On September 3rd at Roissy-Charles De Gaulle airport, an A350-900 was loaded with baggage and pushed back to the runway before taking off. From the outside, nothing remarkable on this flight to New Delhi, India. But in fact, this flight could be an important step for the future of sustainable aviation.
The major French airline tested the ramp handling of a flight using all-electric engines. The equipment used is developed by CARWATT, a French startup, and TLD, the world leader in the construction of ramp equipment. Some of these solutions are labelled by the Solar Impulse Foundation for their positive economic and environmental impact.
When handling the Paris to Delhi flight, Air France used the following equipment:
for the aircraft’s air supply: a Lebrun TLD air conditioner
for the transfer of baggage from the terminal to the aircraft, a Charlatte tractor
for baggage loading: a CARWATT conveyor belt
for cargo loading, a TLD wide-body TLD loader
Finally, the aircraft was pushed back from its parking stand by a TLD wide-body tug.
This is one of the first major collaborations between labelled solutions and a partner of the Solar Impulse Foundation. The aim of the Foundation, while it is fast approaching its goal of selecting 1000 solutions, is to encourage the implementation of these clean technologies to support our Partners in their sustainability goals.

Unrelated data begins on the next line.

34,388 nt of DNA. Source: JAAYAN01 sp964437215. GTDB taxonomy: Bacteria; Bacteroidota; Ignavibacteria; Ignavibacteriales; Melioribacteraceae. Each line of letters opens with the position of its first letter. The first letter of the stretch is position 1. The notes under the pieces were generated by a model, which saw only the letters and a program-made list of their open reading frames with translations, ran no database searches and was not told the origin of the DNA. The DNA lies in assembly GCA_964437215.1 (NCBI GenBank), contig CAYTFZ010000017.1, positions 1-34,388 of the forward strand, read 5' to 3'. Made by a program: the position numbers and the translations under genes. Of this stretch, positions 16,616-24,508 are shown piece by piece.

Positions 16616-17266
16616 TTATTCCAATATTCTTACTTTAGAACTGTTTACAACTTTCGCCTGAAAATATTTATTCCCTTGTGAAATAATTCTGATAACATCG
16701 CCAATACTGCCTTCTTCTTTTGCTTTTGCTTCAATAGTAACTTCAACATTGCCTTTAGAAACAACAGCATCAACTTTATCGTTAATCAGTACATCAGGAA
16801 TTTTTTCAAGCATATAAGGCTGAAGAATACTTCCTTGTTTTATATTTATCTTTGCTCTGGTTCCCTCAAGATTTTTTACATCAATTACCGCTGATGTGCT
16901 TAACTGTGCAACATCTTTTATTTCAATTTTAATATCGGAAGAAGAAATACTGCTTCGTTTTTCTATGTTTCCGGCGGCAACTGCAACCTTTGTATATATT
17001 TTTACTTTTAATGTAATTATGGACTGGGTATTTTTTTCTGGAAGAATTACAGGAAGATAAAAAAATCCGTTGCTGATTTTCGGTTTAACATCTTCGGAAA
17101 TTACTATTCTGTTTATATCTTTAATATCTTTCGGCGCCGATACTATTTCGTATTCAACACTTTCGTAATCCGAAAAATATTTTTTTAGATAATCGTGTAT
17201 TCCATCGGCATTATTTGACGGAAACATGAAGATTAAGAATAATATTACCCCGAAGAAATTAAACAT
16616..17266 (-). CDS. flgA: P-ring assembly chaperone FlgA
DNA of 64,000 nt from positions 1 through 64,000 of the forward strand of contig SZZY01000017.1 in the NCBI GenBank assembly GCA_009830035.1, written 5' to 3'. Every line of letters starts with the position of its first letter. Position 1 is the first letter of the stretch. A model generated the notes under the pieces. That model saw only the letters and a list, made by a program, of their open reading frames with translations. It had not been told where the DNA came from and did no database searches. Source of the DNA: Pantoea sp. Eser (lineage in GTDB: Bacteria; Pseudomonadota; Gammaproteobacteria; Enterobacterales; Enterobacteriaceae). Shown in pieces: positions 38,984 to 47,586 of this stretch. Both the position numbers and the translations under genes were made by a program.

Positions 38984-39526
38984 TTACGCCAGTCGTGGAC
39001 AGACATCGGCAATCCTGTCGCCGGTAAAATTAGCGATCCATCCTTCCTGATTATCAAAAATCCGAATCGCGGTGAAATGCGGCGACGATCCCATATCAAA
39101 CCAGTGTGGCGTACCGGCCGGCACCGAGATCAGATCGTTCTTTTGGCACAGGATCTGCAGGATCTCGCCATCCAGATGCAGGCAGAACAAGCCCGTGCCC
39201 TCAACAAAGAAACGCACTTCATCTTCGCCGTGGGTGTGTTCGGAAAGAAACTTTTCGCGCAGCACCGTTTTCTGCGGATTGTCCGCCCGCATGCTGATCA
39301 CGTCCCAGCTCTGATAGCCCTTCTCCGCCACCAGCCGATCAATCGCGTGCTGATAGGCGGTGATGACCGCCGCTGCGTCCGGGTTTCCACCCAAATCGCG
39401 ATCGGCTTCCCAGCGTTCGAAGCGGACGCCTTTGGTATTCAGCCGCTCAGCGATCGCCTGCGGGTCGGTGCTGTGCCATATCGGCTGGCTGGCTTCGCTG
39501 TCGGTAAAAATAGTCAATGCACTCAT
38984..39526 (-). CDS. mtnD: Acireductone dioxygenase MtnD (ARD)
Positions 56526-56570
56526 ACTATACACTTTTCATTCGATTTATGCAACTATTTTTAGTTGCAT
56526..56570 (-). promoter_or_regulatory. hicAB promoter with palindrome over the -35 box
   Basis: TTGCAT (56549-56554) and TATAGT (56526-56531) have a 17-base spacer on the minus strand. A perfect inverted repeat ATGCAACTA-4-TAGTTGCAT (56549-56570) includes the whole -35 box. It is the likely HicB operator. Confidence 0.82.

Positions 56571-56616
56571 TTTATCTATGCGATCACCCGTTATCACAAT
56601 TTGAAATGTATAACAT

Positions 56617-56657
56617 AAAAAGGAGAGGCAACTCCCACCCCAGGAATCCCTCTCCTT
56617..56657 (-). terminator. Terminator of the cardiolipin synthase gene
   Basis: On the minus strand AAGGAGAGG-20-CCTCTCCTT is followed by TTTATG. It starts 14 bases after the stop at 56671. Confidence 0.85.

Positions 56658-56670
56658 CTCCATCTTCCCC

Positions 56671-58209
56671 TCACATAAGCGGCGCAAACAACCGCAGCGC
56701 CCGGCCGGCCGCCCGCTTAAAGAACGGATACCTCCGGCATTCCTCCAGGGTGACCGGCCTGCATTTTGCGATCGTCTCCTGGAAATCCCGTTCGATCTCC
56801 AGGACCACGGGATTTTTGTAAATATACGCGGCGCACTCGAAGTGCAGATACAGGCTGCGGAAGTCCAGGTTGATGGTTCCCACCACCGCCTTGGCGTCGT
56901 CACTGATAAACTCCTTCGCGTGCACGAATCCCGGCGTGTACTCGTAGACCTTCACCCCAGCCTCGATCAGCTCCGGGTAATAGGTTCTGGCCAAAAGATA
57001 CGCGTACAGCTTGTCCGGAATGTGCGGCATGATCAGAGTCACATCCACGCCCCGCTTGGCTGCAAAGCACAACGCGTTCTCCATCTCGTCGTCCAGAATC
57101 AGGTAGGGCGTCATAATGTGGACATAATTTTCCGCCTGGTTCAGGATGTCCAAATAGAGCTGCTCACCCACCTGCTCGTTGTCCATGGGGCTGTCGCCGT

Air France has launched an ambitious sustainable development policy, with the goal of halving its CO2 emissions per passenger km by 2030. To achieve this, the airline is doing all it can to reduce its carbon footprint at every stage of its value chain, both on the ground and on board.
This successful test on electric ramp equipment will soon be deployed on a much larger scale, as 60% of the fleet of ramp equipment used by Air France at airports where the airline operates its own equipment (Paris-Charles de Gaulle, Paris-Orly and Air France stations in mainland France) will be electric by the end of 2020. This rate will then be increased to 90% in 2025. By 2030, the company aims to make its ground operations carbon neutral. By doing so, it could save up to 10,000 tons of CO2 emissions every year.
Besides, Air France is investing in latest-generation aircrafts which consume less fuel, lighter materials on board, noise reduction, and single use plastic reduction on board its flights. On the latter, Air France and the Solar Impulse Foundation have launched an “Innovation Challenge” to find alternatives to plastic to replace its current plastic wine/champagne glasses with new and stylish single-use glasses made from bio-based/compostable materials.